Twelfth sunday After Pentecost: September 1, 2019
Year C, Proper 17: Jeremiah 2:4-13; Psalm 81:1, 10-16; Hebrews 13:1-8, 15-16; Luke 14:1, 7-14
There was no audio recording of this sermon. It was prepared by The Rev. Kathleen Murray using Sermons That Work and preached by lay members of the congregations at services of Morning Prayer.
The passage from the Gospel of Luke today focuses on a meal. It reminds us that hospitality and meals were important in the first century. One of our more recent gospel readings was the story of Mary and Martha and another meal that Jesus shared with his disciples. Jesus loved the gatherings at meals.
Earlier in Luke’s gospel, Jesus himself acknowledges that he’s been called a glutton and drunkard. He doesn’t deny that he enjoys his portion. He seems to go from place to place, house to house, one meal after another.
The setting for today’s story is again the Sabbath. Remember that the Pharisees are watching Jesus closely, especially since Jesus has already been accused of violating the Sabbath as we heard in last week’s gospel reading.
Jesus has been invited to a meal at the house of a leading Pharisee, somebody who would have been very important in religious circles. All the “right people” would be at this dinner. Only the elite of Galilee or Bethlehem or Jerusalem would have been invited – bankers, doctors, lawyers, rabbis.
In the first century, as it is often in today’s world, an invitation to a banquet was more than simply an offer to eat. It had significant social and economic meaning. Meals, particularly banquets and wedding feasts were a place and time that highlighted your status in relationship to the host. To be invited meant that you were somebody “special”.
And, of course, there would be polite conversation. Jesus listened to all that polite conversation and then he offered some of his own advice. In the Bible translation called The Message it describes the conversation he had like this: “Look. The next time you have a dinner, don’t just invite your friends and family and rich neighbors, and the other Pharisees. Instead, invite some people who never get invited out, the misfits from the wrong side of the tracks. If you do that you’ll be – and you will experience – a blessing. Oh, by the way, they won’t be able to return the favor, but the favor will be returned! – at the resurrection of God’s people.”
That is not how I was taught, nor you, I suspect, to talk to a person who has graciously invited me to dinner. If his mother, Mary, heard about her son’s behavior, she might not have been too happy about it.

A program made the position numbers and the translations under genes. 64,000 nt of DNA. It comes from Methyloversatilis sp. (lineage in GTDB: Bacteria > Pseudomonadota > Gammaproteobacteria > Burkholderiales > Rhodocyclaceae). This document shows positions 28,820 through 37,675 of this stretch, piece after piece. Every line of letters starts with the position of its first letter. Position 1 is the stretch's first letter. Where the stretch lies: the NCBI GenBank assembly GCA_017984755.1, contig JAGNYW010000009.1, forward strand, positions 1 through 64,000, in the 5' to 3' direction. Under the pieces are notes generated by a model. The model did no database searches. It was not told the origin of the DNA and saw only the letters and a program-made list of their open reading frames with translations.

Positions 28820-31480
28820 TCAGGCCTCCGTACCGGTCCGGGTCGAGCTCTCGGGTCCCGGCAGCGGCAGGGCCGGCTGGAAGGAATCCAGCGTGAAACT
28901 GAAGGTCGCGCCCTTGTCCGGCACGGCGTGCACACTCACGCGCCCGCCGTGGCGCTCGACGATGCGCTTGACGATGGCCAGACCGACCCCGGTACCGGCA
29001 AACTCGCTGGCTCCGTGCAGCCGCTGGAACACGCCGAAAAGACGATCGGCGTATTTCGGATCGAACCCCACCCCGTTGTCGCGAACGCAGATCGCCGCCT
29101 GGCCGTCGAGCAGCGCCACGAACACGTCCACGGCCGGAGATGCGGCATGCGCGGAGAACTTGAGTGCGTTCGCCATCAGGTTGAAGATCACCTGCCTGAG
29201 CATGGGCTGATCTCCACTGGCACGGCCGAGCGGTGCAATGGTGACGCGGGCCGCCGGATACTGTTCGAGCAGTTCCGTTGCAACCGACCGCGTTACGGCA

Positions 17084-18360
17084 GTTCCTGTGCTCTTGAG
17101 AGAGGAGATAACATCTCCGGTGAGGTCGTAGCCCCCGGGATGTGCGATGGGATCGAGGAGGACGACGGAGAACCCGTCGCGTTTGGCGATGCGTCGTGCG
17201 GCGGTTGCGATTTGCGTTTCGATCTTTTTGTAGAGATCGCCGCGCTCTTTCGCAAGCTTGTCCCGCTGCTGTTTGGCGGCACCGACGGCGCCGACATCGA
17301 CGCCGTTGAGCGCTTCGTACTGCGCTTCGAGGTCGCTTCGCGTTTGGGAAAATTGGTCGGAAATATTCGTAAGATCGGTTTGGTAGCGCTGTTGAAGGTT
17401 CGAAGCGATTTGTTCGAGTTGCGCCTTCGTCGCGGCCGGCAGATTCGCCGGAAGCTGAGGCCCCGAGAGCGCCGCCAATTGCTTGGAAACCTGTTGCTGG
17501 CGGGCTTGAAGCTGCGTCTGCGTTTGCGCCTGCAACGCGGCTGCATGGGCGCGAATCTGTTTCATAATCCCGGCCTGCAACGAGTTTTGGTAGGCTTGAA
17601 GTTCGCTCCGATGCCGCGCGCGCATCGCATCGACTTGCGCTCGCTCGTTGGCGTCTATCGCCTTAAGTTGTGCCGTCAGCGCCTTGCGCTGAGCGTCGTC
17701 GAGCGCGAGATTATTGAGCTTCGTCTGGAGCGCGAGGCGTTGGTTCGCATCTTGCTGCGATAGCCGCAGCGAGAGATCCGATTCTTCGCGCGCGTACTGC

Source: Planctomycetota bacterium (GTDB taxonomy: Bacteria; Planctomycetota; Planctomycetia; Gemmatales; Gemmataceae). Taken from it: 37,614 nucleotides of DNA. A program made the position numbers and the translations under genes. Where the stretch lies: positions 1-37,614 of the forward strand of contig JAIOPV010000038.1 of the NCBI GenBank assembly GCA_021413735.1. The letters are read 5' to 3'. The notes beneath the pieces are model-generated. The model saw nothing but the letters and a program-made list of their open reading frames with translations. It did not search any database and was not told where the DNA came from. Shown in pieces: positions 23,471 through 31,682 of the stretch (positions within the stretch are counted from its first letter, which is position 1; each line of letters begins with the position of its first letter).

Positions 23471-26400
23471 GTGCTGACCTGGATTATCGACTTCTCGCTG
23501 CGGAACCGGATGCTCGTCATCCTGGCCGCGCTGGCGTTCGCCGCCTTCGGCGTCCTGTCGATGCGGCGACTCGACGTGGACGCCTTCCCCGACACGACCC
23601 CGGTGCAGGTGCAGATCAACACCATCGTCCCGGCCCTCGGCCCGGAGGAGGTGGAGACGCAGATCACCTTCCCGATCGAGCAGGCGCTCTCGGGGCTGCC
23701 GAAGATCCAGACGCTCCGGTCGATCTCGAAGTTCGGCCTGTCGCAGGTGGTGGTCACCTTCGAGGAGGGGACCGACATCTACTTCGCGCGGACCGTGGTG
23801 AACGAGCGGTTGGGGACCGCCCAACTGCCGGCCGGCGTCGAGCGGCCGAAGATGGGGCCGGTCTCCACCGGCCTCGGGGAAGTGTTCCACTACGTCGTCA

But the reality is that we all like to have a place at the banquet, and in all honesty, who doesn’t want to be at the head table or right next to the head table, in a place of honor.
Of course, there are those pesky instructions given by Jesus to the hosts of the Sabbath dinner. Don’t invite just your friends and family or other people of so-called honor. What are we missing when we want so much to be part of the honored crowd?
Jesus is offering a dose of humility to his followers and to us in this parable. “When you are invited to a banquet, do not sit down at the place of honor, in case someone more distinguished than you has been invited by your host.” That verse from Luke is almost exactly like our first reading from Proverbs. “It is far better to be told, ‘Come up here,’ than to be put lower in the presence of a noble.”
And along with humility, there’s another truth that Jesus is getting at in the gospel.
Jesus is describing God’s banquet, one which will include everyone, not just the wealthy and friends and relatives, but also the poor, the crippled, the lame and the blind.
Luke often portrays Jesus eating and drinking – from when he first calls Matthew, the hated tax collector, to be his disciple over supper through his Last Supper Passover meal with his disciples. Perhaps even more importantly the Jesus we see in Luke is where the table is open to everyone. Everyone was and is welcome at that table.
Our lesson today is very clear. God’s banquet is open to all and if we attend and expect that everyone at this banquet will be just like us, we will be very disappointed. Jesus is telling us that as hosts, we must realign our priorities to reflect and reinforce the value of God’s relationship with all God’s children.
There is no reservation required to dine in Jesus’ restaurant – everyone is welcome, – rich and poor, men and women. People of all ages, races, ethnicities, religions and national origin.
As faithful people, we must recognize that in the eyes of Jesus, we are all equal. Therefore, where we sit is less important than who we offer a seat to. In our zeal to get ourselves in the presence of important people, we can begin to look like we are playing a game of musical chairs. We can’t be afraid of where we are seated because God challenges us to demonstrate a willingness to make space for others at the banquet table.
In Hebrews, we are admonished to graciously give up our cherished seat and “show hospitality to strangers, for by doing that some have entertained angels without knowing it.”
Jesus’ banquet table must never be a place reserved exclusively for the elite. The important thing to remember is that we are all welcome at in God’s grace. Christ is always waiting for us and for all those whom we encounter. Christ is waiting for us, offering us a deep and abiding love and asking us to share it with the world.
 (cf. The Message by Eugene Peterson).
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